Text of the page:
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Old 11-08-2013, 01:43 PM   #9
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Injured using milwaukee cordless


It's hard to describe how it's designed so all I can say is there is a small gap between the spinning chuck and the body of the drill. It's just enough to pull loose flesh into the gap as the knurled chuck tears it to pieces all within a micro second.
The biggest problem is that I'm trying to tighten the bits as much as possible. They seem to always come loose while I'm drilling that's why I've been holding onto the chuck while pulling the trigger.
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Old 11-08-2013, 01:44 PM   #10
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Injured using milwaukee cordless


Quote:
Originally Posted by PoleCat
An ouchie like that warrants inventing new cuss words!
That's a cuss word?? Wish I could use that instead of the other things I said. Guess I need to practice that one for future injuries.
Thanks a lot!
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Old 11-08-2013, 01:50 PM   #11
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Injured using milwaukee cordless


Quote:
Originally Posted by Gymschu
I've not done what you described, but, I sure mangled my hands up when a spade bit gets bogged down and catches in the wood and twist the drill, slamming the drill and your hand against the piece or pieces you are working on……..painful.
That has happened to me as well on numerous occasions.
Kens rule of law: (that's me)
The odds of a high torque drill twisting your hands against an object are in direct proportion to the sharpness of that object.
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Old 11-08-2013, 03:19 PM   #12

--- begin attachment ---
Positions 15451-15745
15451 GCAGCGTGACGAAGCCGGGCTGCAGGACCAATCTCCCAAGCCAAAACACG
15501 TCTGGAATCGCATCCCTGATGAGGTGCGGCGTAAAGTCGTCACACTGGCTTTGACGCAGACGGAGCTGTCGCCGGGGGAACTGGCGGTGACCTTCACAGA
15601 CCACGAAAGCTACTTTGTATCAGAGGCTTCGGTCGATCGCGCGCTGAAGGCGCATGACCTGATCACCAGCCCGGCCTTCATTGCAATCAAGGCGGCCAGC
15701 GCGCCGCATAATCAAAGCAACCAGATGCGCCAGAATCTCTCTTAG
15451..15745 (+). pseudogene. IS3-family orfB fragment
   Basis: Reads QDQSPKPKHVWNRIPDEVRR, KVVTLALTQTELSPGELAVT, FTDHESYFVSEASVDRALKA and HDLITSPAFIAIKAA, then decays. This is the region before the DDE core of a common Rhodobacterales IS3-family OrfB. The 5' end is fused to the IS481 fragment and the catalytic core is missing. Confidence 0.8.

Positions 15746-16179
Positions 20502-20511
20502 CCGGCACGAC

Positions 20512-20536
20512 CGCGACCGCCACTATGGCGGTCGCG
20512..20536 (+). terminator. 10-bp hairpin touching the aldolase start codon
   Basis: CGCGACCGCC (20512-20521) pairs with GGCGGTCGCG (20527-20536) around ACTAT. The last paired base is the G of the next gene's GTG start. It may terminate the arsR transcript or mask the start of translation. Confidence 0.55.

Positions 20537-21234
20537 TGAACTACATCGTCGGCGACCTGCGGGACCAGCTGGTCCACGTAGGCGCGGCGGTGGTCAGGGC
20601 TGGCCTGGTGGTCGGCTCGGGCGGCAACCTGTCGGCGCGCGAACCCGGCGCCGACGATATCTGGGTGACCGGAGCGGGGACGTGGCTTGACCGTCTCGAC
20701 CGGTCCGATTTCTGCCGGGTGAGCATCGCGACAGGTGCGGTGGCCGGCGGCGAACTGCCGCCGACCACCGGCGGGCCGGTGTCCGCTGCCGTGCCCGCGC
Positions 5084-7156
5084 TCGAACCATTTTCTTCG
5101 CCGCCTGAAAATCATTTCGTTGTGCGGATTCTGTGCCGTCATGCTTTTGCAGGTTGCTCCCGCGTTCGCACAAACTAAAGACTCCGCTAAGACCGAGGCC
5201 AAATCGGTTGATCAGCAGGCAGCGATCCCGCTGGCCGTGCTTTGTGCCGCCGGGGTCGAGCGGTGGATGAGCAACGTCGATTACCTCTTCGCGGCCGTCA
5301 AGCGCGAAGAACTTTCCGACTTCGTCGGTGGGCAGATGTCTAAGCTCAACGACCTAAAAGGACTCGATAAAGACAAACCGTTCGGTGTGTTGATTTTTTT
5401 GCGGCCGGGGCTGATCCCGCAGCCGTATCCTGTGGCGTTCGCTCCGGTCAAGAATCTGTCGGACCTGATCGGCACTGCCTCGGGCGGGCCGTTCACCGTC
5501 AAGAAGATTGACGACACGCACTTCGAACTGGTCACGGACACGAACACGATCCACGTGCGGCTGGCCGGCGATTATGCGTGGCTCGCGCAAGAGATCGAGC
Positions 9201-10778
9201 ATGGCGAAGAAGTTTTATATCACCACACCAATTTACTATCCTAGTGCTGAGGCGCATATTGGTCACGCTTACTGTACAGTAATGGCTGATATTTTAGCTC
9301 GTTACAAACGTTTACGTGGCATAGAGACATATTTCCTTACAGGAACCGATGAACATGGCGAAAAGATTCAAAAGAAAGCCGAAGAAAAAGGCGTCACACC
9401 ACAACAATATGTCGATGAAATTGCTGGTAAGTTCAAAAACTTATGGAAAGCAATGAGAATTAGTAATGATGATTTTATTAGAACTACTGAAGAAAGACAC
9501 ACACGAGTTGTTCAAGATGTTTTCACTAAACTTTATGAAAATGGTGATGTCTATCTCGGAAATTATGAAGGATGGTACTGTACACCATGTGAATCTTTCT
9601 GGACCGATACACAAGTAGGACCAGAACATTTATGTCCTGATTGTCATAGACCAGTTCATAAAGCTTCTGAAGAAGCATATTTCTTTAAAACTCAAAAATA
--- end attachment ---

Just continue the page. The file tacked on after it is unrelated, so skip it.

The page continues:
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Injured using milwaukee cordless


And working with a dull hole saw in a tight spot is a great way to find out what a Makita battery pack tastes like... Not that I would know

On the actual subject, I admit I pretty much always tighten the chuck on my Makita drill "under power" but it's never grabbed me. There's a pretty wide gap on this drill though, probably 3/16" or so. Might also have to do with the position of your hand, too.
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Old 11-09-2013, 06:03 PM   #13
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Injured using milwaukee cordless


Quote:
Originally Posted by Dave88LX View Post
I have keyless chuck drills too. I use the trigger to close the chuck enough to hold the bit. If you twist the forward part of the chick with the drill off, it locks and and you can turn it as tight as you need it.
I do as this guy suggests. You can get the bit way tighter this way. Also, if you don't want to bump or twist your wrist when hole sawing, why not use that handy side handle that comes in almost every kit (that always gets lost because you don't use it).